51st & 52nd Releases - Design Meanings and Style - 2020
 

Canyon Beauty

Artist: Cheryl A. Harris

"Canyon Beauty" is an artistic celebration of the Native Tribes that inhabited and passed through the brilliantly colored, otherworldly formations of Indian Country in the Southwest. From towering buff-colored cliffs rising out of the canyons of Canyon de Chelly, to the gleaming domes of Utah's Capitol Reef, to the natural sandstone arches of red rock country, these one-of-a-kind landscapes were an artistic inspiration for the Hopi, Navajo, Zuni and Ute tribes.


 


Night Ranger

Artist: Iana Moczar

There's nothing quite like exploring the world on its oldest form of transportation. Wilderness landscapes, wide-open prairies, sagebrush hillsides, mountain meadows and river valleys are best experienced on horseback. It's a perspective that was enjoyed by those who rode across the American West when it was trackless backcountry. "Night Ranger" is an artistic nod to the moonlight rides under a star-roofed night sky that were a familiar part of a cowboy's life.

The stars on "Night Ranger" glow in the dark.



 


Voodoo

Artist: Kathleen Moody

Competition between stallions for mares on the wild horse range of the Sand Wash Basin can be brutal, and the battle between Picasso, a gorgeous pinto featured in The Trail's Summer 2019 release, and Voodoo, a single stallion that had lost his band, for the attention of a young filly, led to continual fighting. By early summer Voodoo had prevailed, but his victory was short-lived. On August 21, 2018 he was found with a broken leg and humanely euthanized. True story. In his memory, and in acknowledgement of the rivalry between these two spirited stallions, The Trail has created this companion piece to "Dance of the Mustang."

See my VIDEO of both Voodoo and Dance of the Mustang.


 

Sea Stallion

Artist:

 

Pony on Parade

Artist: Julie Karnath

Parade horses have a rich and colorful history. They are all about flash, flair and eye-catching style, which is why they are as big a crowd-pleaser as marching bands and floats. “Pony on Parade” - elaborately decorated with a beautifully hand-crafted western saddle and bridle, with brightly colored ribbons added to the mane and tail, and moving proudly in a high-prancing “parade gait,” - is The Trail of Painted Ponies’ entry into this honorable tradition.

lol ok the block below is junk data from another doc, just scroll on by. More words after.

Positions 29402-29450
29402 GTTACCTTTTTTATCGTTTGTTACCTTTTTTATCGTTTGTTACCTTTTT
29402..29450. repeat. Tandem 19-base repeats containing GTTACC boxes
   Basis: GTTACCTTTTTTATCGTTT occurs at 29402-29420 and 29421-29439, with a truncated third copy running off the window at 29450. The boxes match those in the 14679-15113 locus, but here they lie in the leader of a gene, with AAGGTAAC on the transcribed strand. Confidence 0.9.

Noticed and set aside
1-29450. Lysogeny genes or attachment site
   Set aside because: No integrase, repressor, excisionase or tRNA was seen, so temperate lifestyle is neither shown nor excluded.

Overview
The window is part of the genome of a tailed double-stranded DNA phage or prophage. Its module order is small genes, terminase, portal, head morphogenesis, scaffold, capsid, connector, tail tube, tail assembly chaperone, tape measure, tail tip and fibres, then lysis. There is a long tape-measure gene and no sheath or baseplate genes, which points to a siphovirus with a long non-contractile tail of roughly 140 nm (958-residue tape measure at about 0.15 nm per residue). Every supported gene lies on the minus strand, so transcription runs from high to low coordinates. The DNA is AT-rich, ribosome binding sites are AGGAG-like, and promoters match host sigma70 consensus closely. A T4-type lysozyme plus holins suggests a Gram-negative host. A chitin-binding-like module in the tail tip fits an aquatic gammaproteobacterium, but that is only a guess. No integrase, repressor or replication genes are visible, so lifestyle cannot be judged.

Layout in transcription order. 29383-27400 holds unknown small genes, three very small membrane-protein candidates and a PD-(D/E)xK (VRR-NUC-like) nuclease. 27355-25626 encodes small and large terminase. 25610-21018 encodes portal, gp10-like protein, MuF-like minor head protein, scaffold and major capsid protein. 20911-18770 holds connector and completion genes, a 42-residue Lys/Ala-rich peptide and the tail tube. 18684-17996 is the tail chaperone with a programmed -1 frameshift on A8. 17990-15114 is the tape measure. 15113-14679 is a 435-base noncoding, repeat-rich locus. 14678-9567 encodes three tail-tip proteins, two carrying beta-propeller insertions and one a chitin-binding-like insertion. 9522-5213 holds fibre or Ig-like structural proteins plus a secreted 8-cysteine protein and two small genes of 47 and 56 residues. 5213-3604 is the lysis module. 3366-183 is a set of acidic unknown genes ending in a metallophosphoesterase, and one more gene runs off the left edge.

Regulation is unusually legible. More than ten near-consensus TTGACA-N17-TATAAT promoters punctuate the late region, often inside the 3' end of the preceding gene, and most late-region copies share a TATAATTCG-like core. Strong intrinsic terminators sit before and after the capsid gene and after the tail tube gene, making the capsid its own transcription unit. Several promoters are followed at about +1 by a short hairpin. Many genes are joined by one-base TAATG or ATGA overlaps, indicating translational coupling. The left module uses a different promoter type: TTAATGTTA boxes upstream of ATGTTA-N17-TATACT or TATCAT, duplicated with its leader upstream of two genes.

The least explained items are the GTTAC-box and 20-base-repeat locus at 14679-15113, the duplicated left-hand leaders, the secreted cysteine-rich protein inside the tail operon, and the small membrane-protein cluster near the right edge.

52nd Release - Design Meanings and Style - 2020

Forever Young

Artist: Kathleen Moody

Developed during the Middle Ages as a war horse because of its height and speed and ability to carry knights in full armor on their backs, the Friesian almost faced extinction by the end of World War II, before it was crossbred with other selected types of horses to produce animals suitable not only for sport disciplines but carriage driving. With its heavy stature, noble head set on a high arched neck, long and flowing mane and tail, and willing temperament, a crossbred Friesian mare with its young foal running beside her is a vision of the past as well as the future.

 

Mystic Dreamer

Artist: Emily Overman

Over the course of time, different animals have taken on a dimension of magical symbolism. Think eagle and bear. But the horse, in particular, occupies an esteemed place in the folklore and legends of cultures around the world. In search of fresh ways of capturing the magical energy of horses and incorporating it into an original design, this Artist created “Mystic Dreamer.” With a coat the color of moonlight, and adorned with crystals, beads, and totems, “Mystic Dreamer” was conceived as a guide on the journey to new beginnings for those who chase their dreams.

 

El Vaquero

Artist: Janet Snyder

Decked out in sombreros and serapes, the Vaqueros were the working cowboys of Mexico’s missions and ranches in the American Southwest. Skilled at all aspects of ranch work, they made and threw lariats, herded and branded cattle, and were excellent horsemen who trained their mounts to respond to the slightest cues. Indeed, the design of their saddles - styled so they could ride every day, all day long, and still keep their horse’s backs healthy - influenced the style of the western saddles of today… which is why ballads were written and sung about Vaqueros.

 

 

Pride of the Nez Perce

Artist: Kristen Reiter

Through selective breeding, the Nez Perce Native American tribe is widely credited with creating the Appaloosa horse. The Appaloosa is known extensively for its uniquely spotted coat, but the Nez Perce were also careful to breed for endurance, courage, intelligence and a quiet nature. To them, the Appaloosa was not simply a beast of burden, but a member of the family - and it still is to this day. “Pride of the Nez Perce” is a celebration of this special relationship, and an offering of gratitude to the tribe for the gift they have provided in creating the magnificent Appaloosa.

 

 

Ride over to the other Painted Ponies |